Chinese Stimulus Plans Gives Asia a Boost

Asian stocks and commodity prices climbed Monday after China unveiled a nearly $600 billion economic stimulus plan, one of many measures countries are undertaking to limit the economic fallout from the financial crisis.

The yen fell as investors embraced the high-yielding Australian dollar after China's announcement and as financial officials from the Group of 20 economic powers, which include major developing countries, ironed out ways to stimulate growth at a weekend meeting. The Australian dollar -- a bellwether of carry trades where the low-yielding yen is used a cheap source of funds to buy higher-yielding currencies -- was up over 2 percent against the greenback. U.S. crude oil prices rose to trade above $63, rebounding after sliding on Friday to a 1-1/2-year low below $60.

Japan's Nikkei 225 Average gained 5.8 percent as China's nearly $600 billion economic plan helped boost investor confidence, encouraging buying of shippers and machinery firms such as Hitachi Construction Machinery.

Seoul shares ended higher helped by moves by China and the G20 nations to fight a global economic slowdown and financial crisis, which lifted industrial issues, but Hyundai Motor dropped on trade worries.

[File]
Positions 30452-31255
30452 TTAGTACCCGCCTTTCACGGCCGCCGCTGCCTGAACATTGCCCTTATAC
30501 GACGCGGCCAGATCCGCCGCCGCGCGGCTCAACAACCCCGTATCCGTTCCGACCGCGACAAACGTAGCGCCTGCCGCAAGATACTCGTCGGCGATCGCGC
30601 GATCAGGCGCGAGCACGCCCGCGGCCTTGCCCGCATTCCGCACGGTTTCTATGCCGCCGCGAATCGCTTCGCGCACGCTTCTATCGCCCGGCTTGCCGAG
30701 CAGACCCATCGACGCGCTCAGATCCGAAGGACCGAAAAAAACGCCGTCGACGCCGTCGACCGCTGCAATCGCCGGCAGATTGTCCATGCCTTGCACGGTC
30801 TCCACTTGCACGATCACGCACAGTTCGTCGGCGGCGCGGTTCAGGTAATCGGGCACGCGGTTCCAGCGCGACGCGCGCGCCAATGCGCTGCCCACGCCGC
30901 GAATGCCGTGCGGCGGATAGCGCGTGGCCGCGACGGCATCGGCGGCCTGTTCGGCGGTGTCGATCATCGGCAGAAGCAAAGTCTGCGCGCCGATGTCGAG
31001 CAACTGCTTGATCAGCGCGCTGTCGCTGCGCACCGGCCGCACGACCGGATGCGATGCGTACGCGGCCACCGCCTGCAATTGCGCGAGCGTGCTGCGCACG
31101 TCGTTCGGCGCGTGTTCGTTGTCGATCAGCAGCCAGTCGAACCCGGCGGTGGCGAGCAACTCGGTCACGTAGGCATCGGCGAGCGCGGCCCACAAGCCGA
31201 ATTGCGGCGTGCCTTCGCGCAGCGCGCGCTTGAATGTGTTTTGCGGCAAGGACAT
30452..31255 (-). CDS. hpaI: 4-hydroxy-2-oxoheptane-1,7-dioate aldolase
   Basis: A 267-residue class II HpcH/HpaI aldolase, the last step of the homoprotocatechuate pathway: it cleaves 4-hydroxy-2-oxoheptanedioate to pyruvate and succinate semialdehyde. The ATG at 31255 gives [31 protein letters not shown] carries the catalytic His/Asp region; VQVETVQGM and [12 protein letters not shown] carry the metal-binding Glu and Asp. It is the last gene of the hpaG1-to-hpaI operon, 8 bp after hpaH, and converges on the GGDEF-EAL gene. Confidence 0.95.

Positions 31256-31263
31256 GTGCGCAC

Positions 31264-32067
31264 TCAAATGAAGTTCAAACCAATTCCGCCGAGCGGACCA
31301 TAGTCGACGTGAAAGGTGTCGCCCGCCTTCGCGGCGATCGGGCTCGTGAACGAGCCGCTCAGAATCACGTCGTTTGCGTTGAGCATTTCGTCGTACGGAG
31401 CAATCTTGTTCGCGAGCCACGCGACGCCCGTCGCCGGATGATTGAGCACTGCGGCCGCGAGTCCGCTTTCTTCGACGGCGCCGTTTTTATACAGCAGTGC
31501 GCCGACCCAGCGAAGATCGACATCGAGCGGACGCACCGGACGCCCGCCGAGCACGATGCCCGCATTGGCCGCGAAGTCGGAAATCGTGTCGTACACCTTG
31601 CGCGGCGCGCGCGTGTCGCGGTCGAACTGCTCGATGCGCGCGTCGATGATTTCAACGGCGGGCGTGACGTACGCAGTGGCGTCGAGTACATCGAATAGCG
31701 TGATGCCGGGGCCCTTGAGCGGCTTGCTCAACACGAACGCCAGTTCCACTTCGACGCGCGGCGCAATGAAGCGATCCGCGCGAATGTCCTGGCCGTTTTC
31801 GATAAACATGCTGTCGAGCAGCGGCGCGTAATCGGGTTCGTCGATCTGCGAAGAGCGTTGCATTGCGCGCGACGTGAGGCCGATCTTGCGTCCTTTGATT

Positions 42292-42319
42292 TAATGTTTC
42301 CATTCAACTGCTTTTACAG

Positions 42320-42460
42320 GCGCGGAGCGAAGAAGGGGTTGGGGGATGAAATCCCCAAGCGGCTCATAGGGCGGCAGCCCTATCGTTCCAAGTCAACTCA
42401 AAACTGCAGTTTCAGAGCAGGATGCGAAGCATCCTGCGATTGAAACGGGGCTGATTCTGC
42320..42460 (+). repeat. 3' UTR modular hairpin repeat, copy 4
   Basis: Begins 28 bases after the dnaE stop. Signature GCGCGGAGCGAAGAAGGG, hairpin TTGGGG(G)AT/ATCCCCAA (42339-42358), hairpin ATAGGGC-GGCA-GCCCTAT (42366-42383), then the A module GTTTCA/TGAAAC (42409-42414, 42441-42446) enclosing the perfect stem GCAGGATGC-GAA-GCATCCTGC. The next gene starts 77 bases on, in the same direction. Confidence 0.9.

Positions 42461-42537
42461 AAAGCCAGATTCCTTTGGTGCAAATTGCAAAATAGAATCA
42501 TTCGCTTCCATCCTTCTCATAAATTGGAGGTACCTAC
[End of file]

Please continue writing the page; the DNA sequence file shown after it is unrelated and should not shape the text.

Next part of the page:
Australian shares closed up 1.4 percent, with materials stocks leading the way. BHP Billiton rose 7 percent and Rio Tinto rose 7.9 percent. However, banks came under pressure after a capital raising by National Australia Bank, and the market pared half of its gains from its intraday high by close of trading.

Hong Kong shares rose 3.5 percent as resources and building material stocks cheered China's $586 billion stimulus package, but shares pared early gains as euphoria over the measures gave way to pessimism that they will not avert a looming global recession. Shares of Lenovo, the world's No. 4 PC maker, slid nearly 11 percent after Morgan Stanley cut it to underweight from equal weight, saying the global financial crisis posed greater challenges for the company given its gearing, margin dilution and higher fixed cost burden. HSBC eased from early gains to close 0.3 percent higher, after the Standard newspaper said the global lender may cut 600 more staff in Asia as economic conditions worsen.

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Singapore's Straits Times Index ended 1.2 percent higher. Singapore Airlines weighed on the market, closing 1.5 percent lower after Merrill Lynch cut the firm's target price on a softening global airline sector. Separately Goldman Sachs said in report the slowdown in demand calls for capacity reduction and it is increasingly probable that SIA will face progressive losses as demand for long-haul premium services softens.

China's Shanghai Composite Index leapt 7.3 percent after the government announced a major stimulus package for the economy. Companies which could benefit directly from the package's fiscal spending on infrastructure projects were particularly strong, with Baoshan Iron & Steel, the biggest listed steel maker, gaining sharply. Analysts said the package would not quickly end a slowdown in China's economy, given grim global conditions, but it would reduce the risk of the worst-case scenarios that many investors had been fearing.